Virtual and hybrid meetings may have been the biggest meeting trends during this “great recession,” but their ubiquity has only reinforced the fact that some business objectives are best achieved face-to-face.
The 2009 Oxford Economics Study found that for every $1 a company invests in business travel, an average of $12.50 in increased revenue and $3.80 in new profits is generated, an ROI unequaled by virtual events. The 2009 Forbes Insight survey found that 80 percent of business executives prefer face-to-face contact to virtual interactions.
But in what cases should a meeting planner insist that a meeting be physical rather than virtual? A new white paper published by Cornell University’s Center for Hospitality Research takes a scientific approach to defining when a physical meeting is required to achieve organizational objectives.
In “The Future of Meetings: The Case for Face-to-Face,” authors Christine Duffy and Mary Beth McEuen of Maritz say that there are three business needs best served by meeting face-to-face. They are when a company wants:
- To capture attention. People’s full attention is needed when you want to initiate something new or different. When you want to initiate a new or different relationship, culture, strategy, or product, face-to-face is best.
- To inspire a positive emotional climate. Do not underestimate the power of inspiration and [a] positive emotional climate as a real currency of business. When you want to energize and inspire, face-to-face is best.
- To build human networks and relationships. Information and resources are not the only things needed for work to get done effectively. Increasingly, information is being commoditized, while there is much greater value in “people networks and relationships.” To power up human networks and relationships, face-to-face is best.
Attention during virtual events tends to be sporadic as people tend to multitask during them, something the authors say “is a real problem when the goal is to initiate something new, whether that is new learning or a new set of priorities that requires a shift in attitude and action.” Their research found that when a person’s brain toggles between activities, what is learned during that time is not retained; what they learn while multitasking “cannot be extrapolated and applied back at the job.” They also found that because the brain tends to rely heavily on “archived” information and patterns to sort through new information, when people are distracted, they “move through [their] routines without actually engaging with what is happening in the moment,” filtering out any information that doesn’t fit established patterns. That’s bad news if a company or organization is trying to change patterns of behavior or attitudes. In contrast, Duffy and McEuen say, the multi-sensory environment of a face-to-face meeting enhances long-term learning and focus.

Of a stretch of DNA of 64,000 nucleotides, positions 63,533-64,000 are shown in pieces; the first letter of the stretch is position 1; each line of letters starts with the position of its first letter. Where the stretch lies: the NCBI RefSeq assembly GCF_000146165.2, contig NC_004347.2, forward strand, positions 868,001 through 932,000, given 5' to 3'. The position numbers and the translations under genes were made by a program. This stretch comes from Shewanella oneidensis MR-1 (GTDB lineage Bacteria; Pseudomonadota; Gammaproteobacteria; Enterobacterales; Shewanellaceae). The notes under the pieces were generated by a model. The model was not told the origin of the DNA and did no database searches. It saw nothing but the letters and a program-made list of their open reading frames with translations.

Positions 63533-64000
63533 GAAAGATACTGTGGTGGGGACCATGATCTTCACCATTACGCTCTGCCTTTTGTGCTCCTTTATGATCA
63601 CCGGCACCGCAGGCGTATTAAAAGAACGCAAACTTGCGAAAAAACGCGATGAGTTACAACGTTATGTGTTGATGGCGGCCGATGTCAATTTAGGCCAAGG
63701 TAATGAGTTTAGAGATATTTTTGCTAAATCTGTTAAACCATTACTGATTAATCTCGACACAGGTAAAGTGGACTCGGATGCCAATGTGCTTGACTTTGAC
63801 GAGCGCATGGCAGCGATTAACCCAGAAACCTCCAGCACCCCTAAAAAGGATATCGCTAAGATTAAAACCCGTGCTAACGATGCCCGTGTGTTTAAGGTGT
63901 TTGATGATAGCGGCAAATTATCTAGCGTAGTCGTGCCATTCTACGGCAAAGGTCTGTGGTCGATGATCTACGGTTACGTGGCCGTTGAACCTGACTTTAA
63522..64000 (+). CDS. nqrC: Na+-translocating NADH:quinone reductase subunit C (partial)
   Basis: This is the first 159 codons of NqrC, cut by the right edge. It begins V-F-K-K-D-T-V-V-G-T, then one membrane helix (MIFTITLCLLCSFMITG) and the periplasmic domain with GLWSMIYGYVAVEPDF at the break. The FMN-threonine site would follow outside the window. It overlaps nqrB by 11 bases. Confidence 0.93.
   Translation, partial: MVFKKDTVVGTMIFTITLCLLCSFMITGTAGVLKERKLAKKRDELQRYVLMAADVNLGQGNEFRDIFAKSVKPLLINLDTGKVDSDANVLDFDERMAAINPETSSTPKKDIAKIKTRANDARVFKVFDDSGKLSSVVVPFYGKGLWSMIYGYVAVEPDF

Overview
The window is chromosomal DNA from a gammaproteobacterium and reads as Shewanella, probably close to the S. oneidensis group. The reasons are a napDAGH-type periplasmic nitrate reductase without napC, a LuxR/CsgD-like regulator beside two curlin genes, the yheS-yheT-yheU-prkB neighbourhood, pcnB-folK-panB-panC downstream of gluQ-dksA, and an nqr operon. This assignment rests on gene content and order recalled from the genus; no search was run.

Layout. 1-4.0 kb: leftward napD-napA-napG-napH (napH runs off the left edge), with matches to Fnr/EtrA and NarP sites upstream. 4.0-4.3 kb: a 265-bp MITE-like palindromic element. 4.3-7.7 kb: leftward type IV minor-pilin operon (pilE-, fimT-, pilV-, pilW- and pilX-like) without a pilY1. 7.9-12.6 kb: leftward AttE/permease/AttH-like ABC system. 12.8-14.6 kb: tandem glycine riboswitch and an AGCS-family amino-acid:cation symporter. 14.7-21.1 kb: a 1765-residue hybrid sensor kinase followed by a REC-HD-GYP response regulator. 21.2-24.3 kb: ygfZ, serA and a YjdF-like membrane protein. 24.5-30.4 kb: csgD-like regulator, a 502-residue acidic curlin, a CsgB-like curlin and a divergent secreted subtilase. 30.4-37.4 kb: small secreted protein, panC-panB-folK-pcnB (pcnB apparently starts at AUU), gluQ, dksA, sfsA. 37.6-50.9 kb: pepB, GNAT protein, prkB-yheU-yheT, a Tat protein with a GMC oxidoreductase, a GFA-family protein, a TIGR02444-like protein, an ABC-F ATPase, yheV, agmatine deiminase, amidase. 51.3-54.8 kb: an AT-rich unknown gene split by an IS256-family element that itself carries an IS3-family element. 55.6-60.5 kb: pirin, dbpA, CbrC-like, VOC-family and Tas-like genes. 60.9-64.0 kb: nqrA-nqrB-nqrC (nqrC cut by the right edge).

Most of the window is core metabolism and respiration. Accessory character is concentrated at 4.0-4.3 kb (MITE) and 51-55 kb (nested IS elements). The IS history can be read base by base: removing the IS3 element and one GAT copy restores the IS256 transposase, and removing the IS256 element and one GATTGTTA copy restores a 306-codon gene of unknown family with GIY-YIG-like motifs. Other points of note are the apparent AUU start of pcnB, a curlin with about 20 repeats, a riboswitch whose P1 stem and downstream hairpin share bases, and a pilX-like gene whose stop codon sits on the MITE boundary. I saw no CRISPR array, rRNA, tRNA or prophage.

Personal meetings also engage the emotions and can create a positive emotional climate, something businesses need to do if they want to inspire and motivate people, Duffy and McEuen say. “This positive emotional climate enhances everything, including collaboration, relationship-building, creativity and performance.” And positivity is contagious, they assert. “Research has confirmed that emotions, attitudes and moods do, in fact, ripple out from individuals and, in the process, influence not only other individuals’ emotions, thoughts, attitudes and behaviors, but also the dynamics of the entire group.”
Perhaps one of the drawbacks of meeting virtually is that attendees don’t have the same spontaneous encounters as real-time attendees. “Face-to-face meetings provide the best environment for the chaotic process of networking, reconnecting, storytelling and relationship-building to occur,” Duffy and McEuen say. “As relationships and networks are strengthened, the company has a chance to move forward in pursuing its shared goals, because while people in strained or non-existent relationships are more likely to see [the] ways they differ, people in great relationships are more likely to see and share what they have in common.” The value and quality of the relationships formed at physical events helps create a working community that “provides the collective resilience, agility and will to succeed that is necessary for business success.”
Examples of the types of gatherings Duffy and McEuen say require meeting face-to-face include:
- Meetings to initiate a new strategic direction for the organization
- Product launches
- Meetings to merge two cultures into a new culture
- Meetings to renew the focus and attention on an existing strategy
- Annual or semi-annual meetings to energize people around company goals, values and priorities
- Inspirational events to build community and cohesion towards a shared interest or goal
- Recognition events to celebrate top-performing individuals and teams
- Celebration events that mark important milestones
- Annual or semi-annual meetings to enable cultural cohesion and relationship-building
- For dispersed workforces, a regular rhythm of face-to-face meetings to build trust and effective working relationships
- Dynamic knowledge-sharing and innovation summits
To download the full report, click here. (Registration is free.)